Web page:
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2.3.  The Treaty of Amsterdam

    The Treaty signed on 17 June 1997 at Amsterdam, only six years and a half after the signature of the Treaty of Maastricht, did not bring fundamental changes to the integration process, but it marked some progress in several policy areas. The most important development was the transfer, under the European Community’s wing, thus entailing the Community decision-making method, of policies related to the free movement of persons, notably concerning visas, asylum and immigration [see section 8.1]. In particular, it made the Union's institutional structure more efficient by extending the co-decision procedure (Parliament/Council) and qualified majority voting in the Council. Another important objective of the Amsterdam Treaty was to place employment and social protection at the heart of the Union [see sections 13.3 and 13.5.3]. While confirming that the Member States bear primary responsibility for employment, the revised Treaty on the European Community engaged them to act together to find solutions to unemployment. The Labour government of the United Kingdom accepted the social objectives of the Treaty and therefore the social policy agreement, exempting the UK from this common policy, was abolished.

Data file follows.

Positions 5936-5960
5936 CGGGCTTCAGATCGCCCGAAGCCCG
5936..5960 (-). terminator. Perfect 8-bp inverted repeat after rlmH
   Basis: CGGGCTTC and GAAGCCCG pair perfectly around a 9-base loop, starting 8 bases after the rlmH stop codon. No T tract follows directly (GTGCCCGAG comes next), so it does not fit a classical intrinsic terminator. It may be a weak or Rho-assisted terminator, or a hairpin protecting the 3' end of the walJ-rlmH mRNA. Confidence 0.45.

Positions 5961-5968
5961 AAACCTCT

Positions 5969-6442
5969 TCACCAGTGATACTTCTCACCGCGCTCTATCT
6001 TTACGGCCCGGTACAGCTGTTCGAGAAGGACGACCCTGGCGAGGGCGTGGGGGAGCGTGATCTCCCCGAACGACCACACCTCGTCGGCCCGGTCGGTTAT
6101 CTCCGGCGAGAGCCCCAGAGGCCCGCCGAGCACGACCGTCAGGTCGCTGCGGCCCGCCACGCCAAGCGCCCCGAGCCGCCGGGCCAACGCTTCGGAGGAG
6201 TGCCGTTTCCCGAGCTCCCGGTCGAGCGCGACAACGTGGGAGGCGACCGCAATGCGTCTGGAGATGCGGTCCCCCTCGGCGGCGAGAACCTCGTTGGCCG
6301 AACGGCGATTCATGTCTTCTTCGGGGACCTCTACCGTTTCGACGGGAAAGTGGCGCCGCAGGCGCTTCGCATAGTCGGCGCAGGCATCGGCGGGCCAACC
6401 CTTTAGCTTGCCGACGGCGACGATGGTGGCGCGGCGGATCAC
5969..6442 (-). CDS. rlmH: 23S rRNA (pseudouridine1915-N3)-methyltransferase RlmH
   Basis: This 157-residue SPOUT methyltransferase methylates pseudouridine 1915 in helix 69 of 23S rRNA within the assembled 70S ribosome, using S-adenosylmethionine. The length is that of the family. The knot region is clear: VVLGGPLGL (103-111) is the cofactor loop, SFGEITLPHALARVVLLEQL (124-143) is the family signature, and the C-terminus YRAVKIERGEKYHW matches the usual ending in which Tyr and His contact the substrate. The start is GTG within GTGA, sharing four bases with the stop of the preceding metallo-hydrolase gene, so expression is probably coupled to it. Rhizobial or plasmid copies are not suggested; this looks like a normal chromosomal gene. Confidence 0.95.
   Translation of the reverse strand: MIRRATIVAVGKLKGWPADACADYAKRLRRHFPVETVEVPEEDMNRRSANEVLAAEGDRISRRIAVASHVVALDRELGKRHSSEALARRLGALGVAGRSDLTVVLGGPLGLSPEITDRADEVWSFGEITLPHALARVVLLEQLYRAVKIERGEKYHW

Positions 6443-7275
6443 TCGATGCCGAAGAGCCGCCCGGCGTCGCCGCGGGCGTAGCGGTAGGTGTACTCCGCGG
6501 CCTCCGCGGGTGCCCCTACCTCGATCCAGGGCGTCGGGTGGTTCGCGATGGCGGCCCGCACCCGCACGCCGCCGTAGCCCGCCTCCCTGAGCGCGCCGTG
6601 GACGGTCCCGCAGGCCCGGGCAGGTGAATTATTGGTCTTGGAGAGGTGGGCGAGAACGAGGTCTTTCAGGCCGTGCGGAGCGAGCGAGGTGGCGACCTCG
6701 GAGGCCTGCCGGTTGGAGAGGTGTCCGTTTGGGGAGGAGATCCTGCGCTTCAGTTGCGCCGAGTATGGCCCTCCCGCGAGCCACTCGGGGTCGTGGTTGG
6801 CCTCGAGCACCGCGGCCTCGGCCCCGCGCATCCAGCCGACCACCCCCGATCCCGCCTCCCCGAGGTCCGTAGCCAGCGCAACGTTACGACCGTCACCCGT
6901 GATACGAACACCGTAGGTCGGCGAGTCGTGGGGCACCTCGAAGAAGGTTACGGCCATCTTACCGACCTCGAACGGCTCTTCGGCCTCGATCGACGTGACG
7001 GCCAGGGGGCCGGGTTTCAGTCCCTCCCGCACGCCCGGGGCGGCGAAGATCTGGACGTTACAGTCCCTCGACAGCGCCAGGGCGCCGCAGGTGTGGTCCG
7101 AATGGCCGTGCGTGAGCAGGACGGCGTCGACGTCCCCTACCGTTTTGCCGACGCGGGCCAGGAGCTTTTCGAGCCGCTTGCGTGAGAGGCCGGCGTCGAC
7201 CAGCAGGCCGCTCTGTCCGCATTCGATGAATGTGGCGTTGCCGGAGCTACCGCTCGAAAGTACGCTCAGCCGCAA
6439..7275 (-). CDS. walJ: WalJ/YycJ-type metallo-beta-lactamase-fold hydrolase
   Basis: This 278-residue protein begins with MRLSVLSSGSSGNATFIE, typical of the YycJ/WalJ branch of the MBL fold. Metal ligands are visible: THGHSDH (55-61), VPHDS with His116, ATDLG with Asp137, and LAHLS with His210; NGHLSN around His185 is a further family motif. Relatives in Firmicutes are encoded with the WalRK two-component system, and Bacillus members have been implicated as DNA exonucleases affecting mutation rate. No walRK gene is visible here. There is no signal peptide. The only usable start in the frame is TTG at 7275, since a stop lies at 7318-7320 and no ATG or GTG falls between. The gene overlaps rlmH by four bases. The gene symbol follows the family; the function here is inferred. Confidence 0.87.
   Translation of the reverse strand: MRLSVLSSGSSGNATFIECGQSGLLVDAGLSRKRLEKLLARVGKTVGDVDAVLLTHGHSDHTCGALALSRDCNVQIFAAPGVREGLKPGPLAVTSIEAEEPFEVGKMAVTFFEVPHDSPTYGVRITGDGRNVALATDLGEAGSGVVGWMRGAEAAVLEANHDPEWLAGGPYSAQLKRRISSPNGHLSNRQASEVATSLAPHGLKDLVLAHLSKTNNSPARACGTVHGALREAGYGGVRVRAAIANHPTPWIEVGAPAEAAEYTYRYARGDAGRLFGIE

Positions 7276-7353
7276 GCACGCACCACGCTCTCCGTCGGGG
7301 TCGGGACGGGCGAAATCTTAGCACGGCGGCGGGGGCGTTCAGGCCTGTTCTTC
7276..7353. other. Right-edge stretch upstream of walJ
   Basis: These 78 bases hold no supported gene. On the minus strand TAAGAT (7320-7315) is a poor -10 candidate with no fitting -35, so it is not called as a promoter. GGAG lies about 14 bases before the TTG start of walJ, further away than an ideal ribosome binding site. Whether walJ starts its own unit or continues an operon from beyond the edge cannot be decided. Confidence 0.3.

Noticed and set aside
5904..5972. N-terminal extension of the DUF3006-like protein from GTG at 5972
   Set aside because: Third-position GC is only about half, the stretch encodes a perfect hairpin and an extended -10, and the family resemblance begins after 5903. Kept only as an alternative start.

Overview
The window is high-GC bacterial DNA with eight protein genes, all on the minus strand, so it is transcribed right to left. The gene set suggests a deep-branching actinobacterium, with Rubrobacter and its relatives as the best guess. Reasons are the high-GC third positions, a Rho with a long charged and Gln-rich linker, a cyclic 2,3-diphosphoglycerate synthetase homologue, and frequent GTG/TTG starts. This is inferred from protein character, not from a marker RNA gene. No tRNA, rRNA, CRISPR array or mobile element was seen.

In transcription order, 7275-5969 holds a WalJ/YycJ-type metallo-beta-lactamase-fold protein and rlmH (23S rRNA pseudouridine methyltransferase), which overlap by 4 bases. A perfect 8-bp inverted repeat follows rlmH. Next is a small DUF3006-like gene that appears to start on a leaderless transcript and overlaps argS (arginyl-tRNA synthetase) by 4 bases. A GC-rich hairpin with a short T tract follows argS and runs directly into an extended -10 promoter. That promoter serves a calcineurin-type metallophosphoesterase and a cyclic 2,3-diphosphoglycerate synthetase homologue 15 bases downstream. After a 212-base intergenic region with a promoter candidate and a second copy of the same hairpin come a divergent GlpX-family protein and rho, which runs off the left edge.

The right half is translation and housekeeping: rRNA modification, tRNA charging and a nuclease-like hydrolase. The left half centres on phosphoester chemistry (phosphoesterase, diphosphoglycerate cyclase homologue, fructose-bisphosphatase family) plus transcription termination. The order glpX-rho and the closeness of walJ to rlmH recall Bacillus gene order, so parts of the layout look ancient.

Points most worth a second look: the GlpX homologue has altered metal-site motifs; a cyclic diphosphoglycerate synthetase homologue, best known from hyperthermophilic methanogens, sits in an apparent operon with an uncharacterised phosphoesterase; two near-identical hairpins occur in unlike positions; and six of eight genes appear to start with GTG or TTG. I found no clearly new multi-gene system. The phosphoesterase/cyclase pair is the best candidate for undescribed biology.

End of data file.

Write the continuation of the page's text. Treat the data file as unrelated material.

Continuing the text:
Under its European Union wing, the Amsterdam Treaty strengthened the common foreign and security policy by making the European Council (heads of State or government) responsible for defining common strategies to be implemented by the Union and the Member States and by designating a High Representative for the CFSP (the Secretary General of the Council) [see section 8.2].

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    Your roadmap in the maze of the European Union.

    Based on the book of Nicholas Moussis:
    Access to European Union law, economics, policies

    Translated into 14 languages

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